I am completely in love with how this recipe looks—the amber shards are stunning with the pink grapefruit. And by the way, I would really love it if someone would make me a dress inspired by this color combo…okay? (As Ron Swanson would say, please and thank you.)
The best part about this recipe? For how impressive it looks, it takes very little effort to make it so. You can put this together in about 10, 15 minutes tops. Oh, and it tastes pretty good, too.
Fancy Pants Grapefruit
Two Servings (or more), Breakfast | Gluten-Free, Vegan
Ready in: 15 minutes
2 tablespoons raw sugar
NOTE about the number of servings: If you’re serving each person a half of a grapefruit, obviously each one will serve two people. If you’re slicing them up to serve as part of a buffet for a larger group, one grapefruit will serve about four to five people. So, just do the math with the above amounts to figure out what you’ll need to accommodate the number of guests at your gathering.
1. Have a dinner plate handy. I’ll tell you why in a few…
2. Place a piece of tin foil in a medium skillet over medium heat, allowing an inch or two to hang outside of the pan. (You’ll use this to pull the tin foil onto the plate when the sugar is melted.) Make sure the tin foil is lying flat, and wait to turn the heat on until the tin foil is positioned correctly.
NOTE: Technically you can do this using your oven’s broiler, but you have to watch it very closely. It can go from melted sugar to a small fire in seconds. Not that I would know. That didn’t happen to me. And it is most certainly not a huge part of the reason I highly recommend making small, 2-tablespoon batches at a time on the stovetop.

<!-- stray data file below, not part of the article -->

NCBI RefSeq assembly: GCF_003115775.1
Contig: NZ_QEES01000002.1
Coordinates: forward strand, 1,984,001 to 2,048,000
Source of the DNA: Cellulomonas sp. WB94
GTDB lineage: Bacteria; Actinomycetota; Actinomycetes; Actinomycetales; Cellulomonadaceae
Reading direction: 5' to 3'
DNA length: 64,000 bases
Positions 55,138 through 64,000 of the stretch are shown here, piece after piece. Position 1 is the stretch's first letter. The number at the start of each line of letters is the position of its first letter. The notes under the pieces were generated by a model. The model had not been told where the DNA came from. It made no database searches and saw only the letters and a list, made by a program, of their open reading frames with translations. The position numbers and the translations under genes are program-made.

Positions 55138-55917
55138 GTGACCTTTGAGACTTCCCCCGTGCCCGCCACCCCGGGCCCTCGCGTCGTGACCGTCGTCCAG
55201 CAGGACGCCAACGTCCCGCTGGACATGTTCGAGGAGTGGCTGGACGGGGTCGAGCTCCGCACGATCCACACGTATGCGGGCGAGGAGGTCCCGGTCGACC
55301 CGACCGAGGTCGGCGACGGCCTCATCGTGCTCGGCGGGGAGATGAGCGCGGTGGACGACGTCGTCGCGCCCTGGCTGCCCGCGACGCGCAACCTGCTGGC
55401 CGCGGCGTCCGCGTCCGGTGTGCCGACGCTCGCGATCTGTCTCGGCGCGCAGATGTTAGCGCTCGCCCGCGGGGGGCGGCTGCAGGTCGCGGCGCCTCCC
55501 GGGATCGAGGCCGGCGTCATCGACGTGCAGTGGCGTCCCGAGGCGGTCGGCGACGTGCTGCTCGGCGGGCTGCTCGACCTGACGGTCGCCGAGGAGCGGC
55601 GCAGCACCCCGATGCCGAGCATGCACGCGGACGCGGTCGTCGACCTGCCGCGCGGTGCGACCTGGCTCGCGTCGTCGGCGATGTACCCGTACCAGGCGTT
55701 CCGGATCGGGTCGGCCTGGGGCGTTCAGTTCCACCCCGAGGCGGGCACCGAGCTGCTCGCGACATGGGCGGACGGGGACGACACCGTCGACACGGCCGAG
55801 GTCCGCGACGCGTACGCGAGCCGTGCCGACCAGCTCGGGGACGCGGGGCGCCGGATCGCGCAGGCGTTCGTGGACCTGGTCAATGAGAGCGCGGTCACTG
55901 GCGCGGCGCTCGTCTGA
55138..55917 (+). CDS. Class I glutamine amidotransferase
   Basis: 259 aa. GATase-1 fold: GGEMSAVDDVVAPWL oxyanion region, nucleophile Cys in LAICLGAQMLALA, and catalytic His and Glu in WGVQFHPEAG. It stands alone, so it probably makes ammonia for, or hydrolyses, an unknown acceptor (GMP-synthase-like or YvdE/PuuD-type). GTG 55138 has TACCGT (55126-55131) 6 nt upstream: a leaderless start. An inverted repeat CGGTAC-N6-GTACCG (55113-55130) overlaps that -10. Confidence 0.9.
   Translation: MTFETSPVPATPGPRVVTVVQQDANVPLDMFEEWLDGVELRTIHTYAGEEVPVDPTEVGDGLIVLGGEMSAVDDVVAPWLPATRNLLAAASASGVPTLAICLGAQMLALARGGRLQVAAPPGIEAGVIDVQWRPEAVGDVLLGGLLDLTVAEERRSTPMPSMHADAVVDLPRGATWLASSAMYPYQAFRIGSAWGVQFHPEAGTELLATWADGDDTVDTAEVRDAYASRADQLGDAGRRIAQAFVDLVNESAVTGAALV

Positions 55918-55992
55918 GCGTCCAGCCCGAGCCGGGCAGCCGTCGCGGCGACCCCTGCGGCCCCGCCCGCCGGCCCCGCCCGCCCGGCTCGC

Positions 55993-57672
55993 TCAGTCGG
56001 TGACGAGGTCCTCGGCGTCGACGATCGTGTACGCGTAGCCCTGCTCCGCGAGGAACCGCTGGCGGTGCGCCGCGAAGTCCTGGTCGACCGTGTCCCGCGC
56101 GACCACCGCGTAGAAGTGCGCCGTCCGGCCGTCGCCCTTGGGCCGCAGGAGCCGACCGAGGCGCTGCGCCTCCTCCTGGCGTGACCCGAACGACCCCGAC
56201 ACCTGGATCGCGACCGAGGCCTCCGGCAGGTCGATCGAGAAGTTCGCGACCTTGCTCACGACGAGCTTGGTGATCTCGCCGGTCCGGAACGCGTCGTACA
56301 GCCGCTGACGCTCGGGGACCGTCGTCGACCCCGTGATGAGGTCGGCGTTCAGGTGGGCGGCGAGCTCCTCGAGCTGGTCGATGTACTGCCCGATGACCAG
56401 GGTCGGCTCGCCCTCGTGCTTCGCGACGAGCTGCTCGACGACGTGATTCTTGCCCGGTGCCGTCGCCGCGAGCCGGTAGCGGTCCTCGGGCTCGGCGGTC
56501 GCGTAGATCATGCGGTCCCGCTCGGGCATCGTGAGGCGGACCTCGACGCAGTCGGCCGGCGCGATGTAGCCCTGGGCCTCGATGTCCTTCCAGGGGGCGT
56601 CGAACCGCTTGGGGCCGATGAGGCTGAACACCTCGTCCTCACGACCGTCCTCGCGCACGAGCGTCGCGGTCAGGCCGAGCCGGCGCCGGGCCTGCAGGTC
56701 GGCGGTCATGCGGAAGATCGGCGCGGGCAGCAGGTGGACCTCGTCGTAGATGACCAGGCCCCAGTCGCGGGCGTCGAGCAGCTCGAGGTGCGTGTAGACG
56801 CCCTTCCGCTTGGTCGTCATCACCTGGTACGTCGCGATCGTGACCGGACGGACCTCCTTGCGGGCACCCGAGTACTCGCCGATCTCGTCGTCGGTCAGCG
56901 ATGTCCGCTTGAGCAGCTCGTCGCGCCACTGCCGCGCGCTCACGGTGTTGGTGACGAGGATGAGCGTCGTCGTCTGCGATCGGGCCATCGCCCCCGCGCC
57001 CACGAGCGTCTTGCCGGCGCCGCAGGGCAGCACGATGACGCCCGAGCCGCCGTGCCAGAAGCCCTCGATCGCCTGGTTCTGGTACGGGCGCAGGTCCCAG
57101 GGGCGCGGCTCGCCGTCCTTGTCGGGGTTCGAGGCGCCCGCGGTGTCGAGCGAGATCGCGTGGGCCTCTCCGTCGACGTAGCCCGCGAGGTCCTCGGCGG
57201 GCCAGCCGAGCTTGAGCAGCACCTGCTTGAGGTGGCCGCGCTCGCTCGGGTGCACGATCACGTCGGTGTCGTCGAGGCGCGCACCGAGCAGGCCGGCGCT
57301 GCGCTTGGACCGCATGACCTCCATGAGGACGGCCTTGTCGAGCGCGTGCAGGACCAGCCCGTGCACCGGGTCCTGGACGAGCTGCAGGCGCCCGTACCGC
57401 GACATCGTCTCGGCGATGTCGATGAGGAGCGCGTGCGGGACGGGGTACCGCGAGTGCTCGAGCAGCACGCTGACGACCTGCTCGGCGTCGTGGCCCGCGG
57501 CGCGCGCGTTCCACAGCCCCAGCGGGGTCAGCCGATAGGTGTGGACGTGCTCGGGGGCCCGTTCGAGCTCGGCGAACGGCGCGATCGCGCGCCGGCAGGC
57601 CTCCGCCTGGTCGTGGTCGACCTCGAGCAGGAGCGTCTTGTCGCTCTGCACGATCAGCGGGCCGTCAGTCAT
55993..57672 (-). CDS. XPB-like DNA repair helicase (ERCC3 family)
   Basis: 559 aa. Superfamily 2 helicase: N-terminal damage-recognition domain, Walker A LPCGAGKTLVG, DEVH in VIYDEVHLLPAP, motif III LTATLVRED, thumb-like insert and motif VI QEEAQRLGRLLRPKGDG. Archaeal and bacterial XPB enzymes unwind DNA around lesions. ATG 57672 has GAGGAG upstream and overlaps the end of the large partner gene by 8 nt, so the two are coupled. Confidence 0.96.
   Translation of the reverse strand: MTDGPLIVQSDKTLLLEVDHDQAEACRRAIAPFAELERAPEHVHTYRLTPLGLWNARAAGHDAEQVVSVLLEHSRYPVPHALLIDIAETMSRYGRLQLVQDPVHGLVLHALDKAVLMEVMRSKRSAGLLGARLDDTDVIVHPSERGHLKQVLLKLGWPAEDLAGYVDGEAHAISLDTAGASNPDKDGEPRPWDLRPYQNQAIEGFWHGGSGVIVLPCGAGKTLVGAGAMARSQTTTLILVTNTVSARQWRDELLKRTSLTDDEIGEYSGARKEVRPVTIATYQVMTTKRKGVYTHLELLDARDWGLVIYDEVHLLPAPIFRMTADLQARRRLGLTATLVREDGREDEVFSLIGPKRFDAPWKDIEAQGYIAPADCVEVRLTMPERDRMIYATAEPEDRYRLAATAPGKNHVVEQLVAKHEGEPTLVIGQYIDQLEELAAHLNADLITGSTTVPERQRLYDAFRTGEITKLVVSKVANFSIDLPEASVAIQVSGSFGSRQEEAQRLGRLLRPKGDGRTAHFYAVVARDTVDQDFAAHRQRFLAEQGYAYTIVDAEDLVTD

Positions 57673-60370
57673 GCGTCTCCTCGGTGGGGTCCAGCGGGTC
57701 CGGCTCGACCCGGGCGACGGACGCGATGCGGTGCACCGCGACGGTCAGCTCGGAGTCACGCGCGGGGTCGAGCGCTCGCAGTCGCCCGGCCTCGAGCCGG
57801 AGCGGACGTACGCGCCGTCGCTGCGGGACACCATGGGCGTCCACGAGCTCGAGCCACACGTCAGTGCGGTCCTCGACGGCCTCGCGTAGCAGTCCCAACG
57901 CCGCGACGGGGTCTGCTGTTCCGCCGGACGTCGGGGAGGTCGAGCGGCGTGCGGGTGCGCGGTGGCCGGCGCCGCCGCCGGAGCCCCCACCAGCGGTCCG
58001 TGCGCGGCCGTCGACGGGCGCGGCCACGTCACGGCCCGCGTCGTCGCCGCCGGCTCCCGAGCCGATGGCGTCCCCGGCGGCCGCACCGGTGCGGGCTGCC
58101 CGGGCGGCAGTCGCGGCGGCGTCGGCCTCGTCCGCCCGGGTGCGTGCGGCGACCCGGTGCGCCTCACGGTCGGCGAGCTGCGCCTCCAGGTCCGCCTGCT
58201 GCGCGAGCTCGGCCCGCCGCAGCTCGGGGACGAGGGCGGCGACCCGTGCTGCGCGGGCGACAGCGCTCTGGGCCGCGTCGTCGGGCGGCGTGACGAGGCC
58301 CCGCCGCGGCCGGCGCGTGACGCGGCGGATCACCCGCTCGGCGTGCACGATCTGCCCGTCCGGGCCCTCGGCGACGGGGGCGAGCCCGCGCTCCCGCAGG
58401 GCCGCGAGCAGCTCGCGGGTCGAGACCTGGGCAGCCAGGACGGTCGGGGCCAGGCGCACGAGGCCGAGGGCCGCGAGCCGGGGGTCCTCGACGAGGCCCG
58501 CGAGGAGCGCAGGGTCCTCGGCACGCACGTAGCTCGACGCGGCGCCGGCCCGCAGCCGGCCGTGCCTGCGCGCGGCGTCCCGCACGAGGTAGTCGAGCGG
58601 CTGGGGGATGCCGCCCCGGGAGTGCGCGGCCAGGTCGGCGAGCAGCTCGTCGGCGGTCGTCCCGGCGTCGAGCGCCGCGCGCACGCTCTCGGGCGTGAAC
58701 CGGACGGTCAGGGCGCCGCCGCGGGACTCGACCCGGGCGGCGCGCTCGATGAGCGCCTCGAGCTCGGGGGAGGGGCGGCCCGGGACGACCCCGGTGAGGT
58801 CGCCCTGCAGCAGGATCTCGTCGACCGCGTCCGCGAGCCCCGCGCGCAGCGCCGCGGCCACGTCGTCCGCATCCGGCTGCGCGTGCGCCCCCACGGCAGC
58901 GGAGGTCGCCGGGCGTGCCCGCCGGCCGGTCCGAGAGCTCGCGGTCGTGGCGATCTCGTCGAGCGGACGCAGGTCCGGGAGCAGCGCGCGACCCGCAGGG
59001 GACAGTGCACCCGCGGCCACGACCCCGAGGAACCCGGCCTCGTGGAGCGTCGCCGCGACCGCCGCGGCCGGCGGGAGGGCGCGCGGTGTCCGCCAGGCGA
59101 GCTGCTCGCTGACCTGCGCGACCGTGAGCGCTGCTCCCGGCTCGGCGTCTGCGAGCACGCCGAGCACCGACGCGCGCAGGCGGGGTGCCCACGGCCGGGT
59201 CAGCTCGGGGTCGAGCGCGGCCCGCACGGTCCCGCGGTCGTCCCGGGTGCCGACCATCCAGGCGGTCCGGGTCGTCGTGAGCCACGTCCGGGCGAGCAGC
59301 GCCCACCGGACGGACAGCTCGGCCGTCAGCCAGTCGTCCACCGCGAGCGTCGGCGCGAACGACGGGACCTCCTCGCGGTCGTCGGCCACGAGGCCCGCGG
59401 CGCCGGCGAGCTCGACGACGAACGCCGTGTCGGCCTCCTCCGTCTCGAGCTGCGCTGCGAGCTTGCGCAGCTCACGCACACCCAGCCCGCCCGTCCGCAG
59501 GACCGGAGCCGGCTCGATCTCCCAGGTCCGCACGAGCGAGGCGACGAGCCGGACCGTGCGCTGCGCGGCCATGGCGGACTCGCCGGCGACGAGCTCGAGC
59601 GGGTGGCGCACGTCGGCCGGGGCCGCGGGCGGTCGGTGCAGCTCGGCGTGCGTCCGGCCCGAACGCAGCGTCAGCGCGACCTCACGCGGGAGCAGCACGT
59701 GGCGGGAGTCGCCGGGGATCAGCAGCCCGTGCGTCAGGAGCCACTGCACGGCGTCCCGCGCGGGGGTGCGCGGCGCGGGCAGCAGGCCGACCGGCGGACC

3. Sprinkle raw sugar on tin foil, making sure it’s relatively concentrated so that granules will melt into each other.
4. When the sugar starts bubbling, turn off the burner, but keep the pan on the stove top. It’ll be a light brown color like this:
5. When the sugar starts to get a little darker, wearing an oven mitt, pull the piece of tin foil onto the dinner plate you have at the ready. (Hold the plate right up to the lip of the pan and pull it over quickly using the excess tin foil hanging off the edge.)
6. Allow sugar to cool completely–this will just take a few minutes. NOTE: This part of the recipe can be done the night before if you’d like. Keep the sugar on the tin foil, and wrap all the “sheets” (if you make more than one) together in one piece of tin foil.
7. Sugar should easily peel off the tin foil in pieces.
8. Break into 1-inch pieces (and crumbs for the centerpiece presentation pictured below).
For a sit-down brunch with just a handful of guests, here are a couple of options for presentation:
To create the sugar centerpiece on grapefruit halves (at right), start by piercing one shard into the grapefruit (you can pre-cut it with a knife to make it easier to push in), then lean a few other pieces against each other. They’ll be a little sticky, so it should be relatively easy to get them to stand up. Then sprinkle some crumbs around the centerpiece.
To create grapefruit stars (below), slice the grapefruit into rounds, cut the rounds into quarters, then arrange five pieces as pictured on each plate. Top with sugar shards.
For a buffet-style spread with lots of guests, the option below will make it easy for guests to eat the grapefruit with their hands, and/or eat off plates that are sitting in laps.
TIP: Wait as long as possible before placing the sugar on the grapefruit. It actually holds up pretty well—it takes a good 45 minutes to an hour before the sugar starts to noticeably break down (and for the record, it’s still delicious like this)—but you’ll want to keep it looking as fresh as possible.
You can also serve it up like this into what I like to call a beautiful mess: